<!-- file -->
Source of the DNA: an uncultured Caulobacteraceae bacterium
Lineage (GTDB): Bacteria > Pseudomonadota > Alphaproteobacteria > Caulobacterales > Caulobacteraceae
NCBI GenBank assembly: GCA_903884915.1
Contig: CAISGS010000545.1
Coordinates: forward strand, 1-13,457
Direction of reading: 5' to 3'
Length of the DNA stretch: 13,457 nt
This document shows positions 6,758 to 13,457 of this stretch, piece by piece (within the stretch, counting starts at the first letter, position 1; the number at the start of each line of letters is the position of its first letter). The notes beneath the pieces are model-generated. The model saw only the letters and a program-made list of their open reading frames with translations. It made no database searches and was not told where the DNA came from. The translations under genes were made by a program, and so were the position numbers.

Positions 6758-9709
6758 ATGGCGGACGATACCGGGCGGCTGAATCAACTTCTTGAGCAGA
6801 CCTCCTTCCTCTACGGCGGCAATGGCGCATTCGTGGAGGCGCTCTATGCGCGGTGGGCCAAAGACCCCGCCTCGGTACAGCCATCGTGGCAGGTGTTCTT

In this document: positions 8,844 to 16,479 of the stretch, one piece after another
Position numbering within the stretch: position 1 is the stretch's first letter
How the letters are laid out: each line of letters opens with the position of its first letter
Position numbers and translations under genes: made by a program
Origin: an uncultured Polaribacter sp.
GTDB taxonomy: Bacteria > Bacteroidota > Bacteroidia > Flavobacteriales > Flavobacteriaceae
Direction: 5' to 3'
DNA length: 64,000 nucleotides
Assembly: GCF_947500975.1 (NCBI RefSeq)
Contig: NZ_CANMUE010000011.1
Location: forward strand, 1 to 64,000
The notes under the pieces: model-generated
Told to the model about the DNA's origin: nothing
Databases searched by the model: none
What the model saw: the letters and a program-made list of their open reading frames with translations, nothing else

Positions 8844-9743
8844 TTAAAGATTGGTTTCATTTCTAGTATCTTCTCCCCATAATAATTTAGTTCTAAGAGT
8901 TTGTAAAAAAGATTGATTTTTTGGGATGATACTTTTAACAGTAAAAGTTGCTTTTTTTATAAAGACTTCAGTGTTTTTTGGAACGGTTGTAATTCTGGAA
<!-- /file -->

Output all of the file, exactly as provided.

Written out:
Source of the DNA: an uncultured Caulobacteraceae bacterium
Lineage (GTDB): Bacteria > Pseudomonadota > Alphaproteobacteria > Caulobacterales > Caulobacteraceae
NCBI GenBank assembly: GCA_903884915.1
Contig: CAISGS010000545.1
Coordinates: forward strand, 1-13,457
Direction of reading: 5' to 3'
Length of the DNA stretch: 13,457 nt
This document shows positions 6,758 to 13,457 of this stretch, piece by piece (within the stretch, counting starts at the first letter, position 1; the number at the start of each line of letters is the position of its first letter). The notes beneath the pieces are model-generated. The model saw only the letters and a program-made list of their open reading frames with translations. It made no database searches and was not told where the DNA came from. The translations under genes were made by a program, and so were the position numbers.

Positions 6758-9709
6758 ATGGCGGACGATACCGGGCGGCTGAATCAACTTCTTGAGCAGA
6801 CCTCCTTCCTCTACGGCGGCAATGGCGCATTCGTGGAGGCGCTCTATGCGCGGTGGGCCAAAGACCCCGCCTCGGTACAGCCATCGTGGCAGGTGTTCTT

In this document: positions 8,844 to 16,479 of the stretch, one piece after another
Position numbering within the stretch: position 1 is the stretch's first letter
How the letters are laid out: each line of letters opens with the position of its first letter
Position numbers and translations under genes: made by a program
Origin: an uncultured Polaribacter sp.
GTDB taxonomy: Bacteria > Bacteroidota > Bacteroidia > Flavobacteriales > Flavobacteriaceae
Direction: 5' to 3'
DNA length: 64,000 nucleotides
Assembly: GCF_947500975.1 (NCBI RefSeq)
Contig: NZ_CANMUE010000011.1
Location: forward strand, 1 to 64,000
The notes under the pieces: model-generated
Told to the model about the DNA's origin: nothing
Databases searched by the model: none
What the model saw: the letters and a program-made list of their open reading frames with translations, nothing else

Positions 8844-9743
8844 TTAAAGATTGGTTTCATTTCTAGTATCTTCTCCCCATAATAATTTAGTTCTAAGAGT
8901 TTGTAAAAAAGATTGATTTTTTGGGATGATACTTTTAACAGTAAAAGTTGCTTTTTTTATAAAGACTTCAGTGTTTTTTGGAACGGTTGTAATTCTGGAA